This year, I have chosen only to see Moroccan films in the Marrakech Film Festival. I have made Morocco my home and so enjoy seeing its culture, relationships, politics and society through the lens of the movie camera. I also enjoy wondering why the Moroccan audience laughs at scenes I do not find at all amusing – there are clearly some cultural nuances that I still have to fathom!
Samira’s Garden begins with images of the art nouveau buildings of Casablanca that I so recently photographed myself. These big city scenes serve to underscore the distance – in kilometers but also in lifestyle – that Samira, the main character, is obliged to travel. Once Samira arrives at her destination, she begins her real journey. She has been married off to an older relative, a tomato farmer on an isolated estate some distance even from the nearest village.
At first, it seemed that several cliches would be fulfilled by this story. The film had an old-fashioned appearance and I began to suspect it had been made more than a decade ago. The new husband, at least a generation Samira’s senior, bragged graphically to his friends about his virility and how he had deflowered his young bride and got her pregnant. The presence of a younger man (also a relative) in the home, suggested at a classic love triangle and I began to anticipate a big bust-up. A ghost-like further male relative, the father of the groom slowly fading with Alzheimer’s, added to the impression that this film would describe some stereotypical Moroccan domestic arrangement of brow-beaten, subservient wife tasked with cooking, cleaning, carer and bedroom duties.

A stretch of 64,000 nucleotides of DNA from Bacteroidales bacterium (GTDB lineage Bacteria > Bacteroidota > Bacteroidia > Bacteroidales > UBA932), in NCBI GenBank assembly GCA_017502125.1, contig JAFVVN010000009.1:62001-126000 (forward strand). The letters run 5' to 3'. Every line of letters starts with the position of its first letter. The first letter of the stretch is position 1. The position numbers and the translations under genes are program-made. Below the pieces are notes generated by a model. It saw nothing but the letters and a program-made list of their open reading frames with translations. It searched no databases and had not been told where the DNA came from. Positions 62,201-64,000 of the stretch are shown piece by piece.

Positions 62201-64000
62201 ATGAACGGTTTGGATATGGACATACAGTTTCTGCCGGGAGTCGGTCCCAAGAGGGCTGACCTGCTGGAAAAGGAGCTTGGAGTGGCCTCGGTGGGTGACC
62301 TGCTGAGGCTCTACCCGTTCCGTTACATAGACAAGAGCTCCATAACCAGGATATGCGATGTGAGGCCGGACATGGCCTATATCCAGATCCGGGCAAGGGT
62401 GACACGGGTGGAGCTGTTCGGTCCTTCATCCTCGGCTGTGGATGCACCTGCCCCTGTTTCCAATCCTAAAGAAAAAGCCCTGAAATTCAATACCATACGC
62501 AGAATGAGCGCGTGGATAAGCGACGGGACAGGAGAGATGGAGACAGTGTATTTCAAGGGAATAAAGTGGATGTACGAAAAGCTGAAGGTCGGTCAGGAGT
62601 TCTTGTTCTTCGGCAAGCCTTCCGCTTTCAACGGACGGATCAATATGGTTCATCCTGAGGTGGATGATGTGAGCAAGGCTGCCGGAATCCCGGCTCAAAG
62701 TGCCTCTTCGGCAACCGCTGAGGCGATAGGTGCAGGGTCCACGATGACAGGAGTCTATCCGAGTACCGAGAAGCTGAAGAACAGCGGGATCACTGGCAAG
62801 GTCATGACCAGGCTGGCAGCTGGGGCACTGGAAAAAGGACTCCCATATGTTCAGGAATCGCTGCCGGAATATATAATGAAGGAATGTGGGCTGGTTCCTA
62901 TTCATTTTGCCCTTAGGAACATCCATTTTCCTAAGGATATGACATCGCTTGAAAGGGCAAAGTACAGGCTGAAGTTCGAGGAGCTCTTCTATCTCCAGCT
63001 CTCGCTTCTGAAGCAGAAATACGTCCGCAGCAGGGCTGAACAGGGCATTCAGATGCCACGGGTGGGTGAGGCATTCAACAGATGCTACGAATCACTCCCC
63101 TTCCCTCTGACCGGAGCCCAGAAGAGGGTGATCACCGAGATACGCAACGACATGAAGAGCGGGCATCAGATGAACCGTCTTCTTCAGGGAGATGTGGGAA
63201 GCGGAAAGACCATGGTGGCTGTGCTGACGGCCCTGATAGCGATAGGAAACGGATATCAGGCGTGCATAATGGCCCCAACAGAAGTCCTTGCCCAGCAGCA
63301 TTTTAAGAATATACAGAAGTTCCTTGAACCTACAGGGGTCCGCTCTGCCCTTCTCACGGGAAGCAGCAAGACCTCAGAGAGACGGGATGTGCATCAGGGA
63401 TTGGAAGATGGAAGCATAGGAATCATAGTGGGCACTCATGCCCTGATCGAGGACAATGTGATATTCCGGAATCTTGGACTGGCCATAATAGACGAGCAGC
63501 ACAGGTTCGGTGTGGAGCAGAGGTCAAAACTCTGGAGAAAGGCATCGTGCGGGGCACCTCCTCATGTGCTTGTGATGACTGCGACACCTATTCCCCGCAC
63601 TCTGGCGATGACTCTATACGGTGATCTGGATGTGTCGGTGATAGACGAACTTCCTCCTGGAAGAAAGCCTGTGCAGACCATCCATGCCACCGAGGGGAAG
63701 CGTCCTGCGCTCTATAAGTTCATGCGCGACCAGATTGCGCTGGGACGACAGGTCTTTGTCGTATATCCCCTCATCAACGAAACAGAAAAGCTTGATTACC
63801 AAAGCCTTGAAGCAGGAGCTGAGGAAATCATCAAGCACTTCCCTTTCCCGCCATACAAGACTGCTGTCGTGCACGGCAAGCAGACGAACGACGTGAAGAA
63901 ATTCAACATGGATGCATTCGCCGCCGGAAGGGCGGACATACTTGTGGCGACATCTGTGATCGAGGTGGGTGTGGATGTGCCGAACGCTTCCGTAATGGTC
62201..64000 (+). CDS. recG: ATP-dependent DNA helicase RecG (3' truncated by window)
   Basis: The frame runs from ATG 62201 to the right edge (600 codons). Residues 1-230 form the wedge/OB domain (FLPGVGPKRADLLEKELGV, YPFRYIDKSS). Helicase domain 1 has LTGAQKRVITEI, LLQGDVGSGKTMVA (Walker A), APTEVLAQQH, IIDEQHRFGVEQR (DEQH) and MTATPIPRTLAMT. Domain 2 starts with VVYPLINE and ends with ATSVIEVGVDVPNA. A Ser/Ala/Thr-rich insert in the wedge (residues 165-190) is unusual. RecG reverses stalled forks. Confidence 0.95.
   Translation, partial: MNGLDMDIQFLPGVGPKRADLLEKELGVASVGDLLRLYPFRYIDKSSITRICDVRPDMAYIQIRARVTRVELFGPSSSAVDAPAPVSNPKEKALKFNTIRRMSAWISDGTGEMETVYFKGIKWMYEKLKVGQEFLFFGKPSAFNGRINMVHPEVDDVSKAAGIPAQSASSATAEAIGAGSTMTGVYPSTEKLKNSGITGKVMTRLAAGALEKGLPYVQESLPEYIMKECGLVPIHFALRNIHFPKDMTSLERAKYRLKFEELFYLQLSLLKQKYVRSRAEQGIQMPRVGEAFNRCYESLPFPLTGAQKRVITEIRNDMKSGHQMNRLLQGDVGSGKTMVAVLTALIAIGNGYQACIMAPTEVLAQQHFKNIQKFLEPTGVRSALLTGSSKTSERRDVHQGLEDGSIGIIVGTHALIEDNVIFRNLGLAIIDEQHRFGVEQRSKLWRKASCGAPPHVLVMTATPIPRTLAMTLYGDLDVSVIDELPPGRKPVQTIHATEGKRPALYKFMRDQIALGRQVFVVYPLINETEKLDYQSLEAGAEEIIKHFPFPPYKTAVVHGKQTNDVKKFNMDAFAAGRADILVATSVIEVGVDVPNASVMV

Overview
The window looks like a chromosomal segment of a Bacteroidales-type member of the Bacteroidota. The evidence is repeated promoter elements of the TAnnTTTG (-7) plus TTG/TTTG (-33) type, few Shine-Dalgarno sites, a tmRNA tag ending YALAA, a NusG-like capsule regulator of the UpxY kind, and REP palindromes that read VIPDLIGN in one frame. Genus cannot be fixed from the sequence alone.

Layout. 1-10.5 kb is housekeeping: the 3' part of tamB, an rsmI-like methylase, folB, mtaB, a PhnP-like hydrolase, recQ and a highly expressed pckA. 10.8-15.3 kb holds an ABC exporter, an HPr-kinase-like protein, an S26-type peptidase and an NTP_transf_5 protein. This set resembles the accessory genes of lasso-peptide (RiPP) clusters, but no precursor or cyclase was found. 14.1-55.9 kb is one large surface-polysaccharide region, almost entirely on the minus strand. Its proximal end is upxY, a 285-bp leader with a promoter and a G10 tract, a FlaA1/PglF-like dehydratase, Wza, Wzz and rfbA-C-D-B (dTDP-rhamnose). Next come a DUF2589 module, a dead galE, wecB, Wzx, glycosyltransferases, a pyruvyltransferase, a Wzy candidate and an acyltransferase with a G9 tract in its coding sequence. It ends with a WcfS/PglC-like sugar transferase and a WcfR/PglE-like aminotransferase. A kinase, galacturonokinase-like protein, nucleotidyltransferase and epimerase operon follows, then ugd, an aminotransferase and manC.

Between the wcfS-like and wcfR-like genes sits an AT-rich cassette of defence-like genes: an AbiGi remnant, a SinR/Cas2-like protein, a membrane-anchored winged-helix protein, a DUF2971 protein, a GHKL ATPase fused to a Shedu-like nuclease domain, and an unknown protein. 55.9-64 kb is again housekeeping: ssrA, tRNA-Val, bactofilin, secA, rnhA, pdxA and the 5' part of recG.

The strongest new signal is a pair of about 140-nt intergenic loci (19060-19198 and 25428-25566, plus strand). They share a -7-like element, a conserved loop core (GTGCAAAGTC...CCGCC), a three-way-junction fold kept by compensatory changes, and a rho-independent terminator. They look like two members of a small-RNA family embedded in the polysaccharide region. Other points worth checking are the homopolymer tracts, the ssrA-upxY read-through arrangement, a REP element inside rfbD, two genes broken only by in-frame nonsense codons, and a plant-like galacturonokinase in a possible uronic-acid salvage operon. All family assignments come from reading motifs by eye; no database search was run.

Fortunately, Lahtif Lahlou’s film – although predictable in places – was much more nuanced than I had imagined. Through the use of flashback sequences, the audience learned how Samira came to be in this situation and although the audience can’t be sure, we get an inkling of why she was sent away from the bright lights of the city. The film deals with some issues I had not expected to see on a Moroccan screen, such as female and male sexuality; sexual performance issues of the older generation; and the impact of grief (real and anticipated) on human relations. Overall, this was a more sensitive film – both in the way it treated issues and the issues themselves – than I had expected. At the end of the film, however, we are reminded: rural Moroccan society is still conservative and every member should accept his or her lot – like it or not – even in the first decades of the 20th century.